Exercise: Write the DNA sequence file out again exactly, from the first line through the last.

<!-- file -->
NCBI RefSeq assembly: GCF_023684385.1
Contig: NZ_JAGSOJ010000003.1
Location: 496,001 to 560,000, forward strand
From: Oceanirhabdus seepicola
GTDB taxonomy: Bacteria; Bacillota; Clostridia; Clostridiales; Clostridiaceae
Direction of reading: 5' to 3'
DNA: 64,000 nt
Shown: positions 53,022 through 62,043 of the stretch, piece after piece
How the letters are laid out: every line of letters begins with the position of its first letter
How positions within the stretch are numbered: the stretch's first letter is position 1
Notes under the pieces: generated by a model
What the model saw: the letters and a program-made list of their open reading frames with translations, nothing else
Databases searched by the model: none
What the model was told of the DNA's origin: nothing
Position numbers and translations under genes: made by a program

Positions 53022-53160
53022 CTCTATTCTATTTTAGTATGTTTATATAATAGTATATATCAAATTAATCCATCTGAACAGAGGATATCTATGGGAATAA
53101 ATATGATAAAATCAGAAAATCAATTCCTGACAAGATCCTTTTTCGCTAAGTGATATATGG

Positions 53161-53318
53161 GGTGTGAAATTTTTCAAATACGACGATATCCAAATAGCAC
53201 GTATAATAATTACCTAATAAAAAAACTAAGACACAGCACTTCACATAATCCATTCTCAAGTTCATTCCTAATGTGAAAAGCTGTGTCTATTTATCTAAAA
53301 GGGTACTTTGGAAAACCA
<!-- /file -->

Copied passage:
NCBI RefSeq assembly: GCF_023684385.1
Contig: NZ_JAGSOJ010000003.1
Location: 496,001 to 560,000, forward strand
From: Oceanirhabdus seepicola
GTDB taxonomy: Bacteria; Bacillota; Clostridia; Clostridiales; Clostridiaceae
Direction of reading: 5' to 3'
DNA: 64,000 nt
Shown: positions 53,022 through 62,043 of the stretch, piece after piece
How the letters are laid out: every line of letters begins with the position of its first letter
How positions within the stretch are numbered: the stretch's first letter is position 1
Notes under the pieces: generated by a model
What the model saw: the letters and a program-made list of their open reading frames with translations, nothing else
Databases searched by the model: none
What the model was told of the DNA's origin: nothing
Position numbers and translations under genes: made by a program

Positions 53022-53160
53022 CTCTATTCTATTTTAGTATGTTTATATAATAGTATATATCAAATTAATCCATCTGAACAGAGGATATCTATGGGAATAA
53101 ATATGATAAAATCAGAAAATCAATTCCTGACAAGATCCTTTTTCGCTAAGTGATATATGG

Positions 53161-53318
53161 GGTGTGAAATTTTTCAAATACGACGATATCCAAATAGCAC
53201 GTATAATAATTACCTAATAAAAAAACTAAGACACAGCACTTCACATAATCCATTCTCAAGTTCATTCCTAATGTGAAAAGCTGTGTCTATTTATCTAAAA
53301 GGGTACTTTGGAAAACCA